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The first motorcycle I ever rode was a Jawa like the one on the this picture, I was 13 and the bike belonged to one of my sister’s boyfriends. With this was born a love for motorcycles that ran me through about ten bikes ranging from a 125 cc Honda Bentley to a 900 cc Harley Davidson Sportster (The last one came close to killing me and left me with enough metal in my right leg to make any metal detector on any airport go bananas). I even lost a girlfriend because I insisted on having a 1966 Triumph Bonneville standing in our living room (it is after all one of the most beautiful bikes ever made) – Ted

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-:: 1955 ::-

No
Song Artist/Group
1
Rock Around The Clock – Bill Haley & His Comets
2
Maybelline – Chuck Berry
3
Earth Angel (Will You Be Mine) The Penguins
4
Ain’t That A Shame – Fats Domino
5
Hearts Of Stone – The Fontane Sisters
6
Black Denim Trousers The Cheers
7
Only You (And You Alone) – The Platters
8
Tweedlee Dee LaVern Baker
9
At My Front Door – The El Dorados
10
Sincerely – The Moonglows

-:: 1956 ::-

No
Song Artist/Group
1
Don’t Be Cruel –
Elvis Presley
2
Be-Bop-A-Lula – Gene Vincent & His Blue Caps
3
Blue Suede Shoes – Carl Perkins
4
I’m In Love Again – Fats Domino
5
See You Later Alligator – Bill Haley & His Comets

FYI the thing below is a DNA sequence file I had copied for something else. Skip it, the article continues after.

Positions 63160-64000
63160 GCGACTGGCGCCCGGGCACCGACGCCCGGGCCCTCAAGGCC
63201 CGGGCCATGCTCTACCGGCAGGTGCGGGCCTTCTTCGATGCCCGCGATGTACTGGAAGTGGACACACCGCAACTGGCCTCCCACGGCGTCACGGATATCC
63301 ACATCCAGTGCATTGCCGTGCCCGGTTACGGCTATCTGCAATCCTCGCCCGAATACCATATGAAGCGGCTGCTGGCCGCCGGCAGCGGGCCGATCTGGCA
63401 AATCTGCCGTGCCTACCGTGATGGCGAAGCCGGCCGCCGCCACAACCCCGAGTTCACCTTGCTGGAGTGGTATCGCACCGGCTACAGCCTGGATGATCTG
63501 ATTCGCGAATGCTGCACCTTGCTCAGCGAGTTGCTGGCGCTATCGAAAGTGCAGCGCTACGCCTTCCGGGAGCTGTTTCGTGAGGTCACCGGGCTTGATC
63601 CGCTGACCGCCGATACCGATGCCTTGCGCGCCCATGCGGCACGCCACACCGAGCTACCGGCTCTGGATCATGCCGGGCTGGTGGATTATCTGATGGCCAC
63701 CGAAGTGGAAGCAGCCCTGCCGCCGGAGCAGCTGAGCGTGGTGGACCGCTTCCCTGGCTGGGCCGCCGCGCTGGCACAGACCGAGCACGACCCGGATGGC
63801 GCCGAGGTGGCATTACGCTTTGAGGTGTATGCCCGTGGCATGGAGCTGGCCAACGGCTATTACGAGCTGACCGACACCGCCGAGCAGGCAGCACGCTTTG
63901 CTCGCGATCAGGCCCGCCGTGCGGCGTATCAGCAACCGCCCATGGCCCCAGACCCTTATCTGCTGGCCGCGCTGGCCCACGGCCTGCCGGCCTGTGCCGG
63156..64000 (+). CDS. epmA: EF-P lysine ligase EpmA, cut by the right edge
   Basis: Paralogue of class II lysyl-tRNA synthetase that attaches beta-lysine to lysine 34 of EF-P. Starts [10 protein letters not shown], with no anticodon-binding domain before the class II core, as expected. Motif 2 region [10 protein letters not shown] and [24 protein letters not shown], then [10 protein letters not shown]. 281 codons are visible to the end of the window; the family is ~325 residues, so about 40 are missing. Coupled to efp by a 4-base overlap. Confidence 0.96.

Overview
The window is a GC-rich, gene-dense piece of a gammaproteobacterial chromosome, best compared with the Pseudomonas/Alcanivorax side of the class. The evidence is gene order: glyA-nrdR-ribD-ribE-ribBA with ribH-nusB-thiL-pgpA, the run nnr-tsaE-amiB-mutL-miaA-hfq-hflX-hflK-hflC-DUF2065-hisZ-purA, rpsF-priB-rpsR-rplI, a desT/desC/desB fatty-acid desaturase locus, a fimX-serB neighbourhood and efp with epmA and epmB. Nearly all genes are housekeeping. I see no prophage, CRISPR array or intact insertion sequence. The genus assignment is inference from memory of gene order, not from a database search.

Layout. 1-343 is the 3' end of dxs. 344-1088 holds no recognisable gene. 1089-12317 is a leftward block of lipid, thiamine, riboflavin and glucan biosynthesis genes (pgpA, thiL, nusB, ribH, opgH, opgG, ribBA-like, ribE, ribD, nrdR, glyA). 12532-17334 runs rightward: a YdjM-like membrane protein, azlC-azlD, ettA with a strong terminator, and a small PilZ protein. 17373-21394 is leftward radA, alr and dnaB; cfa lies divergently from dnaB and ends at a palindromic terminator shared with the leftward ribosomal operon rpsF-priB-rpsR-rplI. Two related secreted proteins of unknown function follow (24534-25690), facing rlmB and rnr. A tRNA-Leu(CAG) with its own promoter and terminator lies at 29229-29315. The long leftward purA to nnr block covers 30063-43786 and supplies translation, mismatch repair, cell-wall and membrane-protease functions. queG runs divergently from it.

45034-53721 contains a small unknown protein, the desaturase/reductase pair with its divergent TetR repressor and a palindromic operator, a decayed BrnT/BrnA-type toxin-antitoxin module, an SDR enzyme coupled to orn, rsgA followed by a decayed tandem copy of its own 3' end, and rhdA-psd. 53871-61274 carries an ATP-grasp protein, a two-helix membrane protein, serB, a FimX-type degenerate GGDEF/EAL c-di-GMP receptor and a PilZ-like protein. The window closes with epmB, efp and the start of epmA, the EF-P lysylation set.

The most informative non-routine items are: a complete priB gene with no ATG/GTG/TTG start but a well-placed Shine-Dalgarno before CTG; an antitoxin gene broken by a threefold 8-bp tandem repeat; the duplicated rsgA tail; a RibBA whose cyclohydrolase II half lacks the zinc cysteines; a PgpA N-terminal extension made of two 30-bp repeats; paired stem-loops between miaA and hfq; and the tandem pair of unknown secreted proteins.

6
Hound Dog – Elvis Presley
7
Fool, The – Sanford Clark
8
Green Door, The Jim Lowe
9
Why Do Fools Fall In Love – Frankie Lymon & The Teenagers
10
Flying Saucer, The – Buchanan & Goodman

-:: 1957 ::-

No
Song Artist/Group
1
.All Shook Up –
Elvis Presley
2
Wake Up Little Susie – The Everly Brothers
3
Diana – Paul Anka
4
Party Doll – Buddy Knox
5
That’ll Be The Day – Buddy Holly
6
Jailhouse Rock – Elvis Presley
7
Little Darlin’ – The Diamonds
8
Peggy Sue – Buddy Holly
9
.School Days – Chuck Berry
10
Whole Lot Of Shakin’ Going On- Jerry Lee Lewis

-:: 1958 ::-

No
Song Artist/Group
1
At The Hop –
Danny & The Juniors
2
Tequila – The Champs
3
To Know Him Is To Love Him – The Teddy Bears
4
It’s Only Make Believe – Conway Twitty
5
Get A Job – Silhuettes
6
Hard Headed Woman – Elvis Presley
7
Little Star – The Elegants
8
Bird Dog – The Everly Brothers
9
Yakety Yak – The Coasters
10
Great Balls Of Fire – Jerry Lee Lewis

-:: 1959 ::-

No
Song Artist/Group
1
Mack The Knife –
Bobby Darin
2
Venus – Frankie Avalon
3
Lonely Boy – Paul Anka
4
Stagger Lee – Lloyd Price
5
Kansas City – Wilbert Harrison
6
Big Hunk O’ Love, A – Elvis Presley
7
Happy Organ, The – Dave "Baby" Cortez
8
Charlie Brown – The Coasters
9
16 Candles – The Crests
10
Sleep Walk – Santo & Johnny